Composer Marvin Hamlisch Dead at 68

Marvin Hamlisch performs onstage at the 2004 Music Has Power Awards at The Jazz at Lincoln Center's Allen Room November 29, 2004 in New York City
Photo: Frank Micelotta/Getty Images

Composer Marvin Hamlisch died today in Los Angeles after a brief but undisclosed illness, a family spokesperson announced. He was 68. Hamslich, who wrote the score for A Chorus Line and The Way We Were, among many other works, was an EGOT winner, and over his career amassed a Tony, three Oscars, four Emmys, and four Grammys. And a Pulitzer. And two Golden Globes.

Hamlisch was a child prodigy and got his start in the music industry co-writing songs for Lesley Gore, including “Sunshine, Lollipops and Rainbows.” He segued into scoring movies after producer Sam Spiegel met him at a party, where Hamlisch had been hired to play the piano. That led to 1968’s The Swimmer, and three years later, Hamlisch was nominated for his first Academy Award. (He lost to “Shaft.”) Hamlisch won his three Oscars in 1974, one for the original and adapted music from The Sting, one for the original song “The Way We Were” (lyrics by Alan and Marilyn Bergman), and one for the score to The Way We Were. His other well-known film scores include Bananas; Ice Castles; Same Time, Next Year; Ordinary People, and most recently The Informant!.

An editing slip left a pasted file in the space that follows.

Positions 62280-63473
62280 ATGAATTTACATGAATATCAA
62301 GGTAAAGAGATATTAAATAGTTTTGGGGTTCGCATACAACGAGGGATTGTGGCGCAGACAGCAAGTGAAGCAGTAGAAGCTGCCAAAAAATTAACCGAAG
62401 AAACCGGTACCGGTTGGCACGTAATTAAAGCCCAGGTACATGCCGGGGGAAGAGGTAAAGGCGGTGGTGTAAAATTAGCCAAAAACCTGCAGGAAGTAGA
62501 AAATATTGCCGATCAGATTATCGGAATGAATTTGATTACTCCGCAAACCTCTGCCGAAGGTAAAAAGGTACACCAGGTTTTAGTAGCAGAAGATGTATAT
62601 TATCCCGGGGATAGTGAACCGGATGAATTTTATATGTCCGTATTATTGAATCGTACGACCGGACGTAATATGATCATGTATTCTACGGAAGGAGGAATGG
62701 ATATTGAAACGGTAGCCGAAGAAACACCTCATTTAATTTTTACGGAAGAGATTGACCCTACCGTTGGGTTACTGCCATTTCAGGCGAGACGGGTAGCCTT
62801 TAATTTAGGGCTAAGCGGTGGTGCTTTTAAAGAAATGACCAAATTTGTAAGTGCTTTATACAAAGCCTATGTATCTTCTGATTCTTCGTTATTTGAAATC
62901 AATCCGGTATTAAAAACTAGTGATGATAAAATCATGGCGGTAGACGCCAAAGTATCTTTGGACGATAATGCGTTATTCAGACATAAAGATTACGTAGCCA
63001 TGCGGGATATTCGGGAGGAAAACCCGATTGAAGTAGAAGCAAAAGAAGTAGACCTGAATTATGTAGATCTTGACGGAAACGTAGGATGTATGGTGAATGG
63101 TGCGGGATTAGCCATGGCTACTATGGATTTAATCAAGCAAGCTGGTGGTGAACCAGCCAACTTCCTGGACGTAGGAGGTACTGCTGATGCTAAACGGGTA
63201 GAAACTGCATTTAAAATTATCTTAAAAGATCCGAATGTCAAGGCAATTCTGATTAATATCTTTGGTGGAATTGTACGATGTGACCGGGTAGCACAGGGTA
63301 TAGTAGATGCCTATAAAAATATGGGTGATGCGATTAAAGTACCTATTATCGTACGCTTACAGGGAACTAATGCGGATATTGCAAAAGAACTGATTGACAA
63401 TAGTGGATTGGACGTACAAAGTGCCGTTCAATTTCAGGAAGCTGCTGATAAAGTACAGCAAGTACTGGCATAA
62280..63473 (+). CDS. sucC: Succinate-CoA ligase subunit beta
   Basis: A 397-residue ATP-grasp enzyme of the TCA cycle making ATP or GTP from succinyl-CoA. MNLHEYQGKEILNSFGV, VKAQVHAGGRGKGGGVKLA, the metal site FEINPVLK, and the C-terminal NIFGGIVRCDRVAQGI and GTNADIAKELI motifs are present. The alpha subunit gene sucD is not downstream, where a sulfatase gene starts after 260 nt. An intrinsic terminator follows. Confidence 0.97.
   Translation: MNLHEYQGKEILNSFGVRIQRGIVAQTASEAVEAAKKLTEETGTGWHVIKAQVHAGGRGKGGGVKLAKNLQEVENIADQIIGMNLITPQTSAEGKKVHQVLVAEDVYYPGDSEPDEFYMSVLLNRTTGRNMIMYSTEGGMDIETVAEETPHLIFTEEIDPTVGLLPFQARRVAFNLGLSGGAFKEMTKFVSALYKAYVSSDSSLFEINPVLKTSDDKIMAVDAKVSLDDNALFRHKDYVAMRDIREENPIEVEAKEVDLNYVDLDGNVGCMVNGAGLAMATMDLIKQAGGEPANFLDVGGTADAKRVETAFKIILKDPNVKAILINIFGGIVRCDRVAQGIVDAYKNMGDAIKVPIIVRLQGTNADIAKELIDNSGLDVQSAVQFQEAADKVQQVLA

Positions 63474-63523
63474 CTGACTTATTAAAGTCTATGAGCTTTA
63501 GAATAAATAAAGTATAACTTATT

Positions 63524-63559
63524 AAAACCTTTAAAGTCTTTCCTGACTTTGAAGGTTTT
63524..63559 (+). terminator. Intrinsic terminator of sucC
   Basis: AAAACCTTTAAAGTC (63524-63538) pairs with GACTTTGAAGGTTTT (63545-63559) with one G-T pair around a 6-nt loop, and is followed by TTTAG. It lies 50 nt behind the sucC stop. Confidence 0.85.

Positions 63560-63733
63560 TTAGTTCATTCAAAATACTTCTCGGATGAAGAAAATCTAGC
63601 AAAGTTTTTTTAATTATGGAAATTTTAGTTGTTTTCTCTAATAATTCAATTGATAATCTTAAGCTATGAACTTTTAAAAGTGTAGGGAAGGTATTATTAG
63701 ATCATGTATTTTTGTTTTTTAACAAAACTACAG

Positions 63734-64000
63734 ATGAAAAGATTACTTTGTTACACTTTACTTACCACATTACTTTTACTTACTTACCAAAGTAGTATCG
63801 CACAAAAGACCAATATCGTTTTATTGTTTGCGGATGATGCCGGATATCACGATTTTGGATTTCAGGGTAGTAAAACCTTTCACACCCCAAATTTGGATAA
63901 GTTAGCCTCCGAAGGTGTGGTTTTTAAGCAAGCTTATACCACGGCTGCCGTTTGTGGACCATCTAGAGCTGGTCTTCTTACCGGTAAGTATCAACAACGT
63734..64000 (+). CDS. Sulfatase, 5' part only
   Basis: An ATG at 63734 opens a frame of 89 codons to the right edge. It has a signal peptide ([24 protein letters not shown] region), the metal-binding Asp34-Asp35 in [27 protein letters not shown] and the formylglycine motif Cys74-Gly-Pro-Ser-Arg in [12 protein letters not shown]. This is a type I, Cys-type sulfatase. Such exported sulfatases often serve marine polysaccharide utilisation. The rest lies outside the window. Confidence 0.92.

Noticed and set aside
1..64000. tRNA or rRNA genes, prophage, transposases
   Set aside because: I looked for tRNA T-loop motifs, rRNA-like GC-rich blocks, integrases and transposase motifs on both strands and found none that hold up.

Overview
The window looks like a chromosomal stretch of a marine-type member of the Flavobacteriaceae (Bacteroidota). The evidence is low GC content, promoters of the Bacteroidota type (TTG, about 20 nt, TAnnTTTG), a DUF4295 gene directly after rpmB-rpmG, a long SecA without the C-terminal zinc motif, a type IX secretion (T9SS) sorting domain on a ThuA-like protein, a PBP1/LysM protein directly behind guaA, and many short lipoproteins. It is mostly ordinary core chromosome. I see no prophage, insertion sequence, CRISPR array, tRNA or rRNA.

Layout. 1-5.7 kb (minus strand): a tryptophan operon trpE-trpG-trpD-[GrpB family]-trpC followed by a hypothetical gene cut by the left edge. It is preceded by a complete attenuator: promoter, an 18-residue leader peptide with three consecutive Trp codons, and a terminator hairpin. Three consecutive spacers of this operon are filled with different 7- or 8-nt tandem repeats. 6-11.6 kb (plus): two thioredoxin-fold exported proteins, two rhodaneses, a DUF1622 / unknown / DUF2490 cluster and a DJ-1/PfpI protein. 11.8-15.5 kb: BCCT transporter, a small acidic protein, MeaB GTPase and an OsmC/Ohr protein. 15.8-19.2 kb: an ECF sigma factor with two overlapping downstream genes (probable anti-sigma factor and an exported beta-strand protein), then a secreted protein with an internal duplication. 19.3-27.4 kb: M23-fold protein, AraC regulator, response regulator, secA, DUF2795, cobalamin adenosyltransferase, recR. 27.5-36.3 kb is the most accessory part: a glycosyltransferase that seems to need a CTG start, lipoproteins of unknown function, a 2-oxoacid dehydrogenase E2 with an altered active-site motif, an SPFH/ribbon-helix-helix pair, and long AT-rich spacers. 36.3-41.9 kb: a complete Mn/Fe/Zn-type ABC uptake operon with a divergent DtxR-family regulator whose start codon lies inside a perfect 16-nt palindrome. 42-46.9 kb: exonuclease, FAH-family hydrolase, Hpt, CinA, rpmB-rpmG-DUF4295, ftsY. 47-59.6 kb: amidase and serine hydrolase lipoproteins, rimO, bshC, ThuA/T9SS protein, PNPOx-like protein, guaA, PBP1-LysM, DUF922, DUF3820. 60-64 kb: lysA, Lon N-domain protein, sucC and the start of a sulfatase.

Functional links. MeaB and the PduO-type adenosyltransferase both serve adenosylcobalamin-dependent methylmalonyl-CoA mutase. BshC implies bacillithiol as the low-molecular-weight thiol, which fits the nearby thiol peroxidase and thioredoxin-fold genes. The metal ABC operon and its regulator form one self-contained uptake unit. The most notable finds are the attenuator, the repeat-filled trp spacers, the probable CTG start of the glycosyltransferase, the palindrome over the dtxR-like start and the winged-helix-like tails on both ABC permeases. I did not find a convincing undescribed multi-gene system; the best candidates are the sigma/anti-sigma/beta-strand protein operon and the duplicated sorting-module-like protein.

For the stage, Hamlisch won a Tony, a Pultizer, and lasting acclaim for his score for A Chorus Line. He also wrote the music for They’re Playing Our Song, which is loosely based on Hamlisch’s life, as well as the music for The Goodbye Girl.

Here’s Kelly Bishop (and others) singing “At the Ballet,” from A Chorus Line:

In recent years, Hamlisch served as a pops conductor for the Pittsburgh Symphony Orchestra, Milwaukee Symphony Orchestra, Dallas Symphony Orchestra, Pasadena Symphony and Pops, Seattle Symphony, and San Diego Symphony.

Composer Marvin Hamlisch Dead at 68